Explore or reframe the problem

We sometimes fail to uncover what the users’ actual problems are or where the real opportunities lie from their perspective...

Program officer


The Program Officer quoted above went on to note that "we excel at solving the problems we see from our own perspective, because they tap into our own experience and skills." Indeed, it can be the case that resources are spent trying to solve for the problem as defined from the point of view of global health funders.

Incorporating design expertise into an investment early can is critical for helping us to shift our focus. Rather than designing an intervention from the perspective of global health funders and implementers, and potentially starting with the solution already in mind, reframing the problem changes the lens through which we are looking at the problem and opens up new opportunities for imagining solutions.

Illustration of the double-diamond design process

Common outputs or deliverables

Tips and tricks

  • Consider that a good design process may send you back to reframe the challenge your intervention is seeking to overcome from a more person-centered point of view. Make time for that exploration in the project scope, timeline and resources.
  • Consider how a strong design process helps for you to uncover the risks or unknowns that your  investment is trying to surface. Think about the type of partner that might be needed for your audience to get attuned to these risks and unknowns.
  • Reframing the challenge often needs buy-in from key stakeholders in your team and potentially from additional partners to the intervention. Consider the time and effort needed to generate this buy-in and whether your design partner is prepared to support making this a collaborative process.
  • Consider that reframing your question often demands that you question the assumptions on which your original question was based. This is a hard exercise, because a lot of our assumptions are deeply ingrained and unspoken.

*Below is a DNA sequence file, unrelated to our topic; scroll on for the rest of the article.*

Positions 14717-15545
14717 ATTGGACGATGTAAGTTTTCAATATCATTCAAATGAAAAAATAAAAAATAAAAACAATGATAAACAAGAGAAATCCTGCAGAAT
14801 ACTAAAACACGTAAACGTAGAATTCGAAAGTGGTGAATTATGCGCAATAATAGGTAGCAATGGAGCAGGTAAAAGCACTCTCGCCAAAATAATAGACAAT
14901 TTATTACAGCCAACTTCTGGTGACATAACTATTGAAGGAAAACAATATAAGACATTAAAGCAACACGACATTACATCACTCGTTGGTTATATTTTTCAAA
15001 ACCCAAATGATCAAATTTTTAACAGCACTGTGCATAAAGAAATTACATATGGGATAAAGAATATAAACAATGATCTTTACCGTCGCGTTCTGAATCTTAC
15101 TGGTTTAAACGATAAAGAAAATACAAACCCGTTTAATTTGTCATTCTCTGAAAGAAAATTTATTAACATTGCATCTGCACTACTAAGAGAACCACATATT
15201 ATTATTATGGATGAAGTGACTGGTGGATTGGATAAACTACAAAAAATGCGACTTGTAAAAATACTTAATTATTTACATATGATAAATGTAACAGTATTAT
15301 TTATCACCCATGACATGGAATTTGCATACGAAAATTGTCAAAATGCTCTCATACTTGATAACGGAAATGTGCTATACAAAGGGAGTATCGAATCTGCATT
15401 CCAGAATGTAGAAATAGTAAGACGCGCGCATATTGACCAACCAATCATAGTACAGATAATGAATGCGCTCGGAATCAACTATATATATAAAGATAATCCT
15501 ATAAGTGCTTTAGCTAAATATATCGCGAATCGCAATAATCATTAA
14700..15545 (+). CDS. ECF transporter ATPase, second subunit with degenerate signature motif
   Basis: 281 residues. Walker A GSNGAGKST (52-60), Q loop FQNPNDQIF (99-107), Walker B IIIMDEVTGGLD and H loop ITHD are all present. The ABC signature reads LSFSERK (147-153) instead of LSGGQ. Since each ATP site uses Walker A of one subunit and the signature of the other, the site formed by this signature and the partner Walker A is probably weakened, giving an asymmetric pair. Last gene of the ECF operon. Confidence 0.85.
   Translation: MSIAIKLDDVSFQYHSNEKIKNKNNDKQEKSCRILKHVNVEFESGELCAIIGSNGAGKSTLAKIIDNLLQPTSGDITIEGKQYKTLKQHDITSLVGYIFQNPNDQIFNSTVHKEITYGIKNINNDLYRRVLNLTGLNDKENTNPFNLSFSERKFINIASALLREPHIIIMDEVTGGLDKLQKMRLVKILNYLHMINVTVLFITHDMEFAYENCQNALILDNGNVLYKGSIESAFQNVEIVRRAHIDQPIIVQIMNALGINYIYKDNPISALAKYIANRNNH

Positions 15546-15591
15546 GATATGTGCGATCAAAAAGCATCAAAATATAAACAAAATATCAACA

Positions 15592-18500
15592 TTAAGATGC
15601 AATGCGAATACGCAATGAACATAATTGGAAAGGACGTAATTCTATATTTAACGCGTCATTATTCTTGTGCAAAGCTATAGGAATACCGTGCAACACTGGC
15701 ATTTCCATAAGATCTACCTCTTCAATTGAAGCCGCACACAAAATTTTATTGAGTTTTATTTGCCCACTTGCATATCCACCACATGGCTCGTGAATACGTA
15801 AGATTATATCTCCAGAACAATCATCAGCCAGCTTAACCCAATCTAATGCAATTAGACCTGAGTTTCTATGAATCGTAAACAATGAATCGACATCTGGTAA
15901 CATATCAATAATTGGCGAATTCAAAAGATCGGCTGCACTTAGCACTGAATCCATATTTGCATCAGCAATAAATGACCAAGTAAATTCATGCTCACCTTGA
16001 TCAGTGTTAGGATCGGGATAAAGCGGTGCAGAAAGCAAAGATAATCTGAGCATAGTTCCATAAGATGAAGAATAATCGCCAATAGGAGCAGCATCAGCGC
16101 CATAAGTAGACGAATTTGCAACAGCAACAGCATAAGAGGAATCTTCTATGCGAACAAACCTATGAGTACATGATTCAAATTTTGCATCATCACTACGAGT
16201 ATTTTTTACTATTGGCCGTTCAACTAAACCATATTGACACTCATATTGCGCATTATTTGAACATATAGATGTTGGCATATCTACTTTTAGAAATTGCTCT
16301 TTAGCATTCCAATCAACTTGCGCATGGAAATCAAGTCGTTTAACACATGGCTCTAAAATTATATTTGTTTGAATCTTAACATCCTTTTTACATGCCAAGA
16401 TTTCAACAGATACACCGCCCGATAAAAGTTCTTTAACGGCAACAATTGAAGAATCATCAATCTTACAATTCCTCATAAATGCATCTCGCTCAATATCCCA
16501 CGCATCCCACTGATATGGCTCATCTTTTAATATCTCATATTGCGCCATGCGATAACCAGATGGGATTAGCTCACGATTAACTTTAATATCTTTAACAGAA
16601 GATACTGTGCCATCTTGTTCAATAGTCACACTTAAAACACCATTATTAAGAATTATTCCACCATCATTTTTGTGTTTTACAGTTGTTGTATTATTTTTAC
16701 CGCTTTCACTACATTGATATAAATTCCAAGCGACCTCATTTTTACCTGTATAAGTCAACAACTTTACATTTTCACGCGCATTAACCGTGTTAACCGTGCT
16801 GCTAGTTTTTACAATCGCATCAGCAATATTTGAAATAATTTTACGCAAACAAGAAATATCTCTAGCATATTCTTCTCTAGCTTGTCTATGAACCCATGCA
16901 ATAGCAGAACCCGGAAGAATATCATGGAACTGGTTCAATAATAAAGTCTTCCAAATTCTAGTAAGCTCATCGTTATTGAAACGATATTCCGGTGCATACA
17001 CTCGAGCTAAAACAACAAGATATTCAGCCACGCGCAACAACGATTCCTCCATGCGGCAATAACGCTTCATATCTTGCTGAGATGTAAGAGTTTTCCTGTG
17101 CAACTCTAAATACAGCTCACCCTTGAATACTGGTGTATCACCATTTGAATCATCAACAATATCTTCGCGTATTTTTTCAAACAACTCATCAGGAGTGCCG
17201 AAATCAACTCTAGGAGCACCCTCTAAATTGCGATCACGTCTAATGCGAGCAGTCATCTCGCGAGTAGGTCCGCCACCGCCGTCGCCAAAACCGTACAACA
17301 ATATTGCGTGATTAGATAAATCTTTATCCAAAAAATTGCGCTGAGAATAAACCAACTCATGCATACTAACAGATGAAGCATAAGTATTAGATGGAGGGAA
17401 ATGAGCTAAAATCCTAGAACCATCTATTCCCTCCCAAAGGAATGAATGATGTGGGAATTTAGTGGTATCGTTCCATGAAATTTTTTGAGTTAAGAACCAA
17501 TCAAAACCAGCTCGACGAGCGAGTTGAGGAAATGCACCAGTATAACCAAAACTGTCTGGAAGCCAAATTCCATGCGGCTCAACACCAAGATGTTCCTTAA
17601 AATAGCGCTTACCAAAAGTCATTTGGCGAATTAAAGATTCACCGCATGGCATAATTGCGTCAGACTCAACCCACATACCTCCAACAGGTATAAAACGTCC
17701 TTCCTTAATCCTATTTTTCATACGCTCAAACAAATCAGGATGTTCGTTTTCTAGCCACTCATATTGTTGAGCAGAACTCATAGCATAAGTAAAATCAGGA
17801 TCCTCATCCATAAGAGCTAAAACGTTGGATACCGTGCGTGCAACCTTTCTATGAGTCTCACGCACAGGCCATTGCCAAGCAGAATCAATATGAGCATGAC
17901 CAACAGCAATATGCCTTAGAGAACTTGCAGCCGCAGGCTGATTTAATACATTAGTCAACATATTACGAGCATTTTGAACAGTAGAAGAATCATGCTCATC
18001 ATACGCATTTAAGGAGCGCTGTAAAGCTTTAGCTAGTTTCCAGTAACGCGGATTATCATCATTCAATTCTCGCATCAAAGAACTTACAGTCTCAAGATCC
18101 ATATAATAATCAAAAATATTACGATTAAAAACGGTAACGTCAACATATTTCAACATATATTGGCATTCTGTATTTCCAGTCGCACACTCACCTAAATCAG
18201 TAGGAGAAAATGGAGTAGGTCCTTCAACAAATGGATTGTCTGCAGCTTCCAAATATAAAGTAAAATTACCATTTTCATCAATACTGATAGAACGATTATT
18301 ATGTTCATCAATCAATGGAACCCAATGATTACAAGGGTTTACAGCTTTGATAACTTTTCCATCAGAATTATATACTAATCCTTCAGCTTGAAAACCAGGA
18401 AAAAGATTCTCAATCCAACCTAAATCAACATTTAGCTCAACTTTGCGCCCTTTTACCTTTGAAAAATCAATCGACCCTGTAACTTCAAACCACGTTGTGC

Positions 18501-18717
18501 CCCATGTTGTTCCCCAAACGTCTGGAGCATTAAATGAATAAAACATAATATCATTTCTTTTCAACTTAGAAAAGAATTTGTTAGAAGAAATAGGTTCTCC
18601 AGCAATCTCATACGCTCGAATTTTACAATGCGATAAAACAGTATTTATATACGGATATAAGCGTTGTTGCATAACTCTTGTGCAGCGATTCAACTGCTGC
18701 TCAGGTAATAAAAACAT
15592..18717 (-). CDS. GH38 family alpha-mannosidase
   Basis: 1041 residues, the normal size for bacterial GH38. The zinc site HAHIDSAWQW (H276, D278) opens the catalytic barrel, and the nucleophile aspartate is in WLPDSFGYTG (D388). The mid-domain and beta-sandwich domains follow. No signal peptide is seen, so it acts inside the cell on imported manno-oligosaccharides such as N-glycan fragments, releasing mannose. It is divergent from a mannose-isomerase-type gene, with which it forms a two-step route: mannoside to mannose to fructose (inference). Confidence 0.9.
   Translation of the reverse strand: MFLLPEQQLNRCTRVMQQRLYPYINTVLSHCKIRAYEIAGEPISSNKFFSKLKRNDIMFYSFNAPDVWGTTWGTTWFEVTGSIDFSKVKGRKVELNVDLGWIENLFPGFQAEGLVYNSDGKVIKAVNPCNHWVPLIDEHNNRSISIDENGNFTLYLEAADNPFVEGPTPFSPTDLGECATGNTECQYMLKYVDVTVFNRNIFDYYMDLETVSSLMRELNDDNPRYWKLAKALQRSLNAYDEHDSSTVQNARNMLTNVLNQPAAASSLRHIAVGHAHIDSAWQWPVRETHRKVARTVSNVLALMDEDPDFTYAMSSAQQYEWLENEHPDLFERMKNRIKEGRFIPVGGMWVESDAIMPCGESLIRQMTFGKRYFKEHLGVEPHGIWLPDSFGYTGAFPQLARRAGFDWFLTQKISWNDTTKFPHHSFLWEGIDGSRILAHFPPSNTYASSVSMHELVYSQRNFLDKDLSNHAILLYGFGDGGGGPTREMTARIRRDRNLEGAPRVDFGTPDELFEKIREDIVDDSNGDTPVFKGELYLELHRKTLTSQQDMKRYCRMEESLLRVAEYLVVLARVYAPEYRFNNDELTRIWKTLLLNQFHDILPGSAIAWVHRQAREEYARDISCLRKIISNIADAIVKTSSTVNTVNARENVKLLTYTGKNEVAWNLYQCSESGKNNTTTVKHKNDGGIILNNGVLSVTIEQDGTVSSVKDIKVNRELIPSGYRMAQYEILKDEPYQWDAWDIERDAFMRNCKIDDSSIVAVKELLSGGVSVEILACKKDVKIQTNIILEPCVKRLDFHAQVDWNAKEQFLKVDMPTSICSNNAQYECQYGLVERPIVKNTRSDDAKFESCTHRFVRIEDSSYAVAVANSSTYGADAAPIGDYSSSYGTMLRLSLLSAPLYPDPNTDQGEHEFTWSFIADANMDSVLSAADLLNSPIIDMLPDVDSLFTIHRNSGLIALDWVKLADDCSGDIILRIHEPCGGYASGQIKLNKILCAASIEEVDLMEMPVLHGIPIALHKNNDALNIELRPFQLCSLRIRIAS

• The investment can benefit from a partner who has experience in the area under consideration or has a clear and appropriate process for reviewing existing literature. Being able to reframe a problem is grounded in knowledge of the various ways the problem has been framed in the past.


  • Beware of thinking that this will be an immediate silver bullet. Opening up your question to new opportunities means there are likely to be some bad ideas interspersed within the good ideas. Don't let this turn you off.
  • We often jump into problem-solving without critically evaluating the problem itself. But innovation occurs when we are able to frame and reframe the challenges presented to us effectively.

Questions for potential partners

  • How do you plan on leveraging existing knowledge from the field of global health? How do you make room for this in your process?
  • What kinds of exercises, frameworks, processes or tools do you rely on to effectively and productively make space in the project for reframing the problem from a key user/stakeholder perspective?
  • Who are the key stakeholders you would want to bring together to do this problem reframing? Who is critical to have in the room with us during this process?
  • What is your process for helping stakeholders feel comfortable challenging their own and other's assumptions in a productive and safe way?